• More entrepreneurs need to understand that you need to actually build value in your business and not just build code for it to be valuable. We recently received yet another request for assistance at selling a startup. However, after paragraphs of text, the founder “pitch” to me was all about how much time they spent coding the product and the technical aspects of the product. Hardly any points were made about the solution it solves, the clients the business has, the revenues it gained, the successes it achieved, etc. This startup founder then had the hubris to suggest that they would not accept anything lower than what I would call a retarded amount given my rather deep knowledge of this industry. How can one even reason with such an absurd point of view from a founder? It is one thing to have confidence in your product and the market it serves. It is another to have that confidence turn to arrogance and be blinded by the realities of the market place. This type of thinking is not an anomaly. There are way too many entrepreneurs who have simply designed or coded a product or feature and hardly have revenues or potential for growth and expect million dollar paydays simply because they “invested their time”. It’s as if they are trying to sell art at the highest bidder. Art being the code or design they developed. Sure, tech development can be artful, but it must first be functional.
  • As intelligent as today’s entrepreneur is compared to decades ago, the lack of fundamental business savvy, sales and marketing ability, creativity and business development ability that I have personally witnessed is still astonishing. Sure, it is scary easy to launch a business these days, but the number one rule in any business still stands; how will it make money? How will it drive revenue? Without sales there is NO business and all too often I see well designed, or functional products developed that have no market because the founders have not figured out how they can drive revenue from the business.  Now, there are some exceptions like audience based businesses that count audience as their sales metric, ie Twitter. Years before they figure out how to make money and years more before profitability sets in. But the whole startup and VC ecosystem cannot function on Twitter type scenarios.There must be focus on driving revenues.
  • Over the years, the entire industry has created a system and a process of building “lean” startups, of turning the act of starting a business into a paint by numbers methodology. That is fine and works very well in several circumstances. However, what I also see is that this methodology has weeded out creativity, business development and good old fashioned business smarts. They have been processed out. The methodology attracts a certain type of entrepreneur and the lack of these business skills in the majority of the entrepreneurs I have come across is frustrating. These entrepreneur have a well design business plan…too well designed, an answer for everything, a system and a process for all parts of the development process of their product or feature. They have advisory boards, they have great linkedin profiles, they have confidence when you first meet them…. and then you start talking about some straight forward sales and marketing strategies and tactics, some business development scenarios, how will they obtain customers other than word of mouth, other than marketing on facebook, or buying google ads. And that’s where it falls apart for many tech entrepreneurs who have not surrounded themselves with the proper talent. (I do not mean to pick on tech entrepreneurs….that is simply the topic at hand. Those founders with business backgrounds and no tech ability also have their challenges. That is why those who have both abilities are coveted or startups with the right mix on the team are well regarded)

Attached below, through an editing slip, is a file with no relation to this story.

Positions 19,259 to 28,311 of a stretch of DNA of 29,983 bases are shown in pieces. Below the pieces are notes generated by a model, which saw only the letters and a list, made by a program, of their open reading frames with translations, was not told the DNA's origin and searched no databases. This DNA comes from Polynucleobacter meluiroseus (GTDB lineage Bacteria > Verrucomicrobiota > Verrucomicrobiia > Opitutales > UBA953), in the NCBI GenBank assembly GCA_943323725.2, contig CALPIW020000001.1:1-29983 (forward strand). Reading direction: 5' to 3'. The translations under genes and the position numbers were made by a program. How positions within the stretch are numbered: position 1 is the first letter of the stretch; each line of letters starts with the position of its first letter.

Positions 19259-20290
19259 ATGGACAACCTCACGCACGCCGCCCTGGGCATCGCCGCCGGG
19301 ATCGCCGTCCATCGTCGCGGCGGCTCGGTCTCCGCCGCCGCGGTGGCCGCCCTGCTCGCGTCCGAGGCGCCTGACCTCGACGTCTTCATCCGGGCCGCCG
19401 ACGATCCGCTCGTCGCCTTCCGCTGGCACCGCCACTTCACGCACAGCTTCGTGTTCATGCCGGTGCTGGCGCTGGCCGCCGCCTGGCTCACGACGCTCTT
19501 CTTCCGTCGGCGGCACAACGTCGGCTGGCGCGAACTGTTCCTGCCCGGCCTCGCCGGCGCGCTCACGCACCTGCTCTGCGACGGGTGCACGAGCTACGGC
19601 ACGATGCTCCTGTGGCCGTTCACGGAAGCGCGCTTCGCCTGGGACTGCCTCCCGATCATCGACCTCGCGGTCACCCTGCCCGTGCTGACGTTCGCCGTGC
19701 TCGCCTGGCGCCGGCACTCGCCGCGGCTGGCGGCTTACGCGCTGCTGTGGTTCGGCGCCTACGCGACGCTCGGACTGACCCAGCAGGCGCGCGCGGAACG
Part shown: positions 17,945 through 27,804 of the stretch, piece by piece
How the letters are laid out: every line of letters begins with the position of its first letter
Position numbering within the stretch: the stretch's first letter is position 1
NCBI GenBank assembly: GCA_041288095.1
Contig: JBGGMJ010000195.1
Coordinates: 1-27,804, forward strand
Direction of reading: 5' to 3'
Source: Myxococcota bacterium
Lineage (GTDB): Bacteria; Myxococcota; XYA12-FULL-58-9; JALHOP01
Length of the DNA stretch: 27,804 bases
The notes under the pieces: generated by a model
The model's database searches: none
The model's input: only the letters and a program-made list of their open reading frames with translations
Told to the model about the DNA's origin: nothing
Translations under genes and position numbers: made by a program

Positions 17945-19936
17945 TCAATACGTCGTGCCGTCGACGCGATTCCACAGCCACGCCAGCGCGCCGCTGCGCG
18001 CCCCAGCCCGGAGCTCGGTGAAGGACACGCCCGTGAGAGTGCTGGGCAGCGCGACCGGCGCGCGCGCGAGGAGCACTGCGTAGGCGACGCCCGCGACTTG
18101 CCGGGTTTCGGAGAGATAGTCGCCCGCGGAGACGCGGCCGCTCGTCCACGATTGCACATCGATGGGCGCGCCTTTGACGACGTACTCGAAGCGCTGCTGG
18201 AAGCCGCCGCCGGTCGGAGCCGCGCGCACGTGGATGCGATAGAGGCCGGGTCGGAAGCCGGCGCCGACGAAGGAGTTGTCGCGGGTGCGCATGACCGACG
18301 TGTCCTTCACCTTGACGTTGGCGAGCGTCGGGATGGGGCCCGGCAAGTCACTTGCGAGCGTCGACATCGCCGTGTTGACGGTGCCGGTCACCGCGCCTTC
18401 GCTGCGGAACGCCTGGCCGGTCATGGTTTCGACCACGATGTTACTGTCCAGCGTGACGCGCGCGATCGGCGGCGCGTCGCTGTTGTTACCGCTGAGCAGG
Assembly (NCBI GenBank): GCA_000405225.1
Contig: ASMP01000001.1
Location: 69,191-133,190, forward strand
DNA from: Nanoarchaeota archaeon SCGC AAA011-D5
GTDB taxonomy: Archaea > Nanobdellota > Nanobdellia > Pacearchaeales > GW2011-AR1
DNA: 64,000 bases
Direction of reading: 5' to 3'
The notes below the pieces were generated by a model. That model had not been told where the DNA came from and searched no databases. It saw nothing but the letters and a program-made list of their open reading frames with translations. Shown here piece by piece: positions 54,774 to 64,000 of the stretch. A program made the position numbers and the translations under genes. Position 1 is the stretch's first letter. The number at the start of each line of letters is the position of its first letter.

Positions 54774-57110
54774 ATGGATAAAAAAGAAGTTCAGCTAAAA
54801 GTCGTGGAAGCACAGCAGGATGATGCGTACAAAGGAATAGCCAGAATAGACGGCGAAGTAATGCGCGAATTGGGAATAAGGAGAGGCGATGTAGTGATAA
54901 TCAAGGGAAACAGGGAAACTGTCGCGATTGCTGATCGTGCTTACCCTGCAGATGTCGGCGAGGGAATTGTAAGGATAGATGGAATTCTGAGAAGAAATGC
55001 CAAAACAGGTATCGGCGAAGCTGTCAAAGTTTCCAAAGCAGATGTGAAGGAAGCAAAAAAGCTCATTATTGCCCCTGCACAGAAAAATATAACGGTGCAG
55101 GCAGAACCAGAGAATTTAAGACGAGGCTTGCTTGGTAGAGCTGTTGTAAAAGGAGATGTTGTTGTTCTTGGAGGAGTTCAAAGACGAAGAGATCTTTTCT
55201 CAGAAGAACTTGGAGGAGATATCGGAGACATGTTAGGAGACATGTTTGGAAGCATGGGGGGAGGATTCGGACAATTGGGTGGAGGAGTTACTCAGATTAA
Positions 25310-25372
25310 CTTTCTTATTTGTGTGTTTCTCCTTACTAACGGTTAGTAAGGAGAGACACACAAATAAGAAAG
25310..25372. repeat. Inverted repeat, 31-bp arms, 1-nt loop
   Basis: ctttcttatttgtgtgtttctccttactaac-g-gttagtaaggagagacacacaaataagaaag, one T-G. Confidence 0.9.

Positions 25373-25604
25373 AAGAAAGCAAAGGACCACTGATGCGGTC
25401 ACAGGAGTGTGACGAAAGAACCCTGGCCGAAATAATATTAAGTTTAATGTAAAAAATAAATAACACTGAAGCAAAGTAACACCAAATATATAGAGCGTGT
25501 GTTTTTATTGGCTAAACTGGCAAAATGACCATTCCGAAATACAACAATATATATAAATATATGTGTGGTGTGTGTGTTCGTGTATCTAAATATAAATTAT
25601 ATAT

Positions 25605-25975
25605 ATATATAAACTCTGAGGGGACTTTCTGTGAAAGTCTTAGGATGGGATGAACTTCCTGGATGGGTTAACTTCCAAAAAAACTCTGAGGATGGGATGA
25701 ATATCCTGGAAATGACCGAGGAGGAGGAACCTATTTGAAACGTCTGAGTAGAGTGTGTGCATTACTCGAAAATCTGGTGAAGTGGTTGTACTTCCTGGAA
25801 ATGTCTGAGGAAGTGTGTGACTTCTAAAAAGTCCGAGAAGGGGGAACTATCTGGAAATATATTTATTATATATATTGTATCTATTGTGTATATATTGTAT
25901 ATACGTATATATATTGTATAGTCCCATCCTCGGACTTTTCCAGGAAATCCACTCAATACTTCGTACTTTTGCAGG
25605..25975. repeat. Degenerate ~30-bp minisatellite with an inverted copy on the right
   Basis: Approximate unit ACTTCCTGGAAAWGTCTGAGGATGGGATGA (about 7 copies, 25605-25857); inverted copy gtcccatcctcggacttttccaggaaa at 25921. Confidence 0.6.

• Oh, and a little point that bothers the hell out of me. Entrepreneurs….listen! STOP calling yourself or putting the title CEO on your business card or Linkedin profile if you are 2-3 people in the fricken company! This makes you look inexperienced. CEOs manage other executives. So it is ok to have the goal of being CEO, but until you have other executives to manage…..the title Founder will do. Please!

Strong businesses do not take months to incubate. They take years. However, our entire entrepreneurial culture no longer has patience for years. We all want to see immediate returns. The Deals sector is no different.

3 Comments
  1. Great insight, very inspiring and a reminder for me to have PATIENCE.

  2. Great Article, I was a Business Advisor for the bank for years, and i made the same observations as yourself when consulting on start-ups. Hopefully people learn from it.